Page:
Halloween III: Season of the Witch reflected the early days of “Satanic Panic” conspiracies, mass delusions that still plague America to this day.
A recent seasonal gift to myself was the recent NECA figure set honoring that most misunderstood of 1980s horror movies, Tommy Lee Wallace’s Halloween III: Season of the Witch. A decade ago, it would’ve been unthinkable that horror freaks could go to Target and purchase toys decked out in the infamous Silver Shamrock pumpkin, skeleton, and witch masks. The film has become a cult classic and (more so than even its 1978 predecessor) has come to symbolize the Halloween season.
Part of its recent cult status is the centrality of the actual Halloween holiday to the movie. The film explicitly deals with trick or treating and the holiday season more than most other Halloween set horror films (Michael Dougherty’s Trick ‘r Treat being the rare exception). Another reason is the film’s ridiculous plot which is among the strangest of any mainstream horror film.
In the Screen Rant article “Why Halloween 3 Has Developed a Cult Following,” Marian Phillips points out that much of the 1983 film’s rise in popularity is due to a Stranger Things fueled rise in 1980s nostalgia. I think Phillips is close. Nostalgia is a huge part of Halloween III: Season of the Witch’s cult status, but I think it’s a dark nostalgia for the days of the “Satanic Panic”, where millions of Americans believed, with 100% certainty, that devil worshippers were seeking to snatch children for nefarious occult purposes. Unfortunately, the Satanic Panic has been given a makeover, and that too makes Halloween III relevant to modern horror audiences.
“The Night No One Comes Home”
John Carpenter’s plan for the Halloween franchise was to move it away from Michael Myers’s killing sprees and use subsequent films in the series to tell different stories set during the Halloween season. Halloween III: Season of the Witch was the first (and last film) in this new direction. The film tells the ludicrous story of the Silver Shamrock novelty company which by day manufactures fake dog poop and vomit but by night is secretly a Celtic druidic cult led by the company president Conal Cochran. If this wasn’t odd enough, Cochran also has an army of androids at his disposal.
For nebulous reasons, Cochran has stolen a block of Stonehenge and hidden shards from it in Silver Shamrock’s new line of Halloween masks. The masks will activate upon hearing a signal from the Silver Shamrock sponsored television airing of the first Halloween movie. Each child who is wearing a Silver Shamrock mask will have his or her brain transformed into a portal to hell. It is up to our film’s heroes to stop Cochran and prevent millions of kiddies from having their noggins transformed into piles of snakes and bugs.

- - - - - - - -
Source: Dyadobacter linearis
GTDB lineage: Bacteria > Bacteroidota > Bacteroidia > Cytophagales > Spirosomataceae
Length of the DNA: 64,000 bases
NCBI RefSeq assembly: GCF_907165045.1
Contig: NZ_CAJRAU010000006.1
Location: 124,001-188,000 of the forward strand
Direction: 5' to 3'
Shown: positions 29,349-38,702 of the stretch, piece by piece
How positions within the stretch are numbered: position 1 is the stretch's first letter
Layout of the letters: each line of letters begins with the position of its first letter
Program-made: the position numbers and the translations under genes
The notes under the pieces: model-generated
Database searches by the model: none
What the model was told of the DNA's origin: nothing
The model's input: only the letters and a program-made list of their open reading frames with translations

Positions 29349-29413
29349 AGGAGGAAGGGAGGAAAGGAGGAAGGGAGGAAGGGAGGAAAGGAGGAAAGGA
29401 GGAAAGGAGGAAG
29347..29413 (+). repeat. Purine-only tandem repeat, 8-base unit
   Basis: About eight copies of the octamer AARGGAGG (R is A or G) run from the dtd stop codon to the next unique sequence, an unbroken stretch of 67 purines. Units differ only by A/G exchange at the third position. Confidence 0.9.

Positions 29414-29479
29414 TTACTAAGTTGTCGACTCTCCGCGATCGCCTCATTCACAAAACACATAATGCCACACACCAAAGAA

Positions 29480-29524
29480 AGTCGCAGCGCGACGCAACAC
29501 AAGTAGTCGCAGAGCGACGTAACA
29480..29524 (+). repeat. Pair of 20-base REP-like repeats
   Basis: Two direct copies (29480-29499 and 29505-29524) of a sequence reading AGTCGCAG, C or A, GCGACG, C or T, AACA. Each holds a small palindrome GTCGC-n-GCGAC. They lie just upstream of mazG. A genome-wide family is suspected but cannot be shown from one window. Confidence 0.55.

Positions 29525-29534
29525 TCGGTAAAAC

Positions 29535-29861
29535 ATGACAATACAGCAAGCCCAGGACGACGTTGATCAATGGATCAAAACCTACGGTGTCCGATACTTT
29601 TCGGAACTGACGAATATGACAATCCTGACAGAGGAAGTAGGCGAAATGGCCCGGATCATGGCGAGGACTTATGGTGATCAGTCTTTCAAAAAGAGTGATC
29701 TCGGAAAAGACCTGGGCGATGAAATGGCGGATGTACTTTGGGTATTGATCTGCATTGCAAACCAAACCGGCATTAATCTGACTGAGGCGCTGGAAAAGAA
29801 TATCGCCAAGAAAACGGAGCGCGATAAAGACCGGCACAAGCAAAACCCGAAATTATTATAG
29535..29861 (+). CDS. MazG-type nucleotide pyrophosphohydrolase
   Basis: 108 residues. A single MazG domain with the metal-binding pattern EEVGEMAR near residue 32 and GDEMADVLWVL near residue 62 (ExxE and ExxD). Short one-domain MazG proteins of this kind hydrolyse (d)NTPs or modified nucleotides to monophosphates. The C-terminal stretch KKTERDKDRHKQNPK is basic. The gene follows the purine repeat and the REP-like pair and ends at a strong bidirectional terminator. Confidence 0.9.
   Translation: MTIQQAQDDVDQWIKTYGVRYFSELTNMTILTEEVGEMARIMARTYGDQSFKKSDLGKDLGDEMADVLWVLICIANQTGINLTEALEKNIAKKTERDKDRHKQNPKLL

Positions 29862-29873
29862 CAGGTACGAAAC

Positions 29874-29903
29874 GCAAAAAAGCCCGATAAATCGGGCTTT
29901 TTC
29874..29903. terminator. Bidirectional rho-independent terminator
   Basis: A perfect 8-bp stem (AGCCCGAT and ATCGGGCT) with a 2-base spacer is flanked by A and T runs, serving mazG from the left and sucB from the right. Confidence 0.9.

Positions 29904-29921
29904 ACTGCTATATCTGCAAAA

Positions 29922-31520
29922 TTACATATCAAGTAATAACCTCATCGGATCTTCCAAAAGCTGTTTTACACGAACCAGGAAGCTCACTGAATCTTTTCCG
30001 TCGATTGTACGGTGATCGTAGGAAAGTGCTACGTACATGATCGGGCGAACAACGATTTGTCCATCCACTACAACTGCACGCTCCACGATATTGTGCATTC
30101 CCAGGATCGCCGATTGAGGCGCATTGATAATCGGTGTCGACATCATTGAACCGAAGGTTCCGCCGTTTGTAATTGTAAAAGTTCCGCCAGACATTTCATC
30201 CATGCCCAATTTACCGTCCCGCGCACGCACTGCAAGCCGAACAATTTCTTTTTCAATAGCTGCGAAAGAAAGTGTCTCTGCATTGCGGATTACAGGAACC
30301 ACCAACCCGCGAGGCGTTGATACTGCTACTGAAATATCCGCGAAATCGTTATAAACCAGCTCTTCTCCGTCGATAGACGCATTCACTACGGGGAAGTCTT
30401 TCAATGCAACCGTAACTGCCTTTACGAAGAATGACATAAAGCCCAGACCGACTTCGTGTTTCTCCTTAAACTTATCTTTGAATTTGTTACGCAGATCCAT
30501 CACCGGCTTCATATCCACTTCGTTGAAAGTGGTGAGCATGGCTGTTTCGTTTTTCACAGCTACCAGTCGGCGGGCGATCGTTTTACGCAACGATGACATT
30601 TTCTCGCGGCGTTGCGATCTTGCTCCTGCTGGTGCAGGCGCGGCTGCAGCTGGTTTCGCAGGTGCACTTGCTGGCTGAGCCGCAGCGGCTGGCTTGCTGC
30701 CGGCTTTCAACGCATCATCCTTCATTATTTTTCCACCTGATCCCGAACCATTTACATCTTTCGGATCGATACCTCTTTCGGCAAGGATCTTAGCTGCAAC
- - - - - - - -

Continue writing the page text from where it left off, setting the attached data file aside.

For most of its 37 years, the film was neglected. It was known as the Halloween film made with the terrible decision to not include Michael Myers. It was, at best, in the “so bad it’s good” category. There is no denying that the film’s story (crafted by British horror legend Nigel Kneale, creator of Professor Quatermass) is ludicrous and many of its “scares” unintentionally goofy. Halloween III, despite its uneven tone, does not deserve to be lumped in with films like Uninvited and Silent Night, Deadly Night Part 2. The film is one of the most interesting and well-made films of any of the major horror franchises.
Director Tommy Lee Wallace was one of John Carpenter’s earliest (and greatest) collaborators. Wallace was the production designer responsible for creating the grimey space craft of Dark Star, the urban decay apocalypse of Assault on Precinct 13, and the cozily familiar yet menacing locales of Halloween and The Fog. Wallace brought a designer’s eye to highly stylized sequences such as the opening android attack and the infamously grotesque “Test Room A” scene.
Thanks to Dean Cundey’s cinematography, the movie is able to maintain an eerie atmosphere despite its absurd plot. Cundey was Carpenter’s director of photography for Halloween and The Thing. The rich colors, deep contrasts, and evocative shadows which he brought to Carpenter’s two greatest films are also present in Halloween III. Additionally, Tom Atkins, the greatest of all 1980s horror stars, gives the preposterous tale a believable tough-guy protagonist.
The movie’s visuals and unique (to put it mildly) story help make Halloween III one of the more interesting entries among horror franchise films, but it’s themes and perpetual relevance which make it the premier Halloween film for nearly four decades.
The Devil’s Playground
Halloween III: Season of the Witch gave us a preview of a growing concern in Evangelical Christian circles. In 1986 a book called Turmoil in the Toybox was published. In it pastor Phil Philips made the case that popular 1980s toys such as Care Bears and He-Man and the Masters of the Universe were indoctrinating children with vile Satanic messages. Much of the book’s content was drawn for a series of talks Philips made in 1984. In these talks Philips likened the “care bear stare” to a form of diabolical mind control. As we shall see in the Satanic Panic’s future incarnations, a legitimate critique regarding the market’s influence on children’s development is replaced with baseless fear mongering rooted in lies and urban legends. Halloween III: Season of the Witch depicts the silly yet nightmarish world where the wizards and witches are hiding in the toy aisle. The premise of Phillip’s book is laughable but it was part of a larger movement which still lingers on to this day.
More than any other horror film of the decade Halloween III: Season of the Witch reflects the bizarre world of the “Satanic Panic,” a mass delusion which left an indelible mark on American Halloween celebrations. While the Panic may have its roots in a backlash against the popularity of faux-occultism in the 1970s, the social phenomenon truly begins with the publication in 1980 of Michelle Remembers by Lawrence Pazder. Pazder was a psychiatrist whose patient Michelle Smith remembered shocking tales of Satanic ritualized abuse while under hypnosis. These included incredible accounts of cannibalism, torture, and frolics with dangerous snakes and spiders. Later investigations into Pazder’s methods and Smith’s memories proved that the story was as fictional as Silver Shamrock’s killer masks. Unfortunately, the book had a massive effect on the American psyche and its fabricated tales of deviltry had dire real world consequences.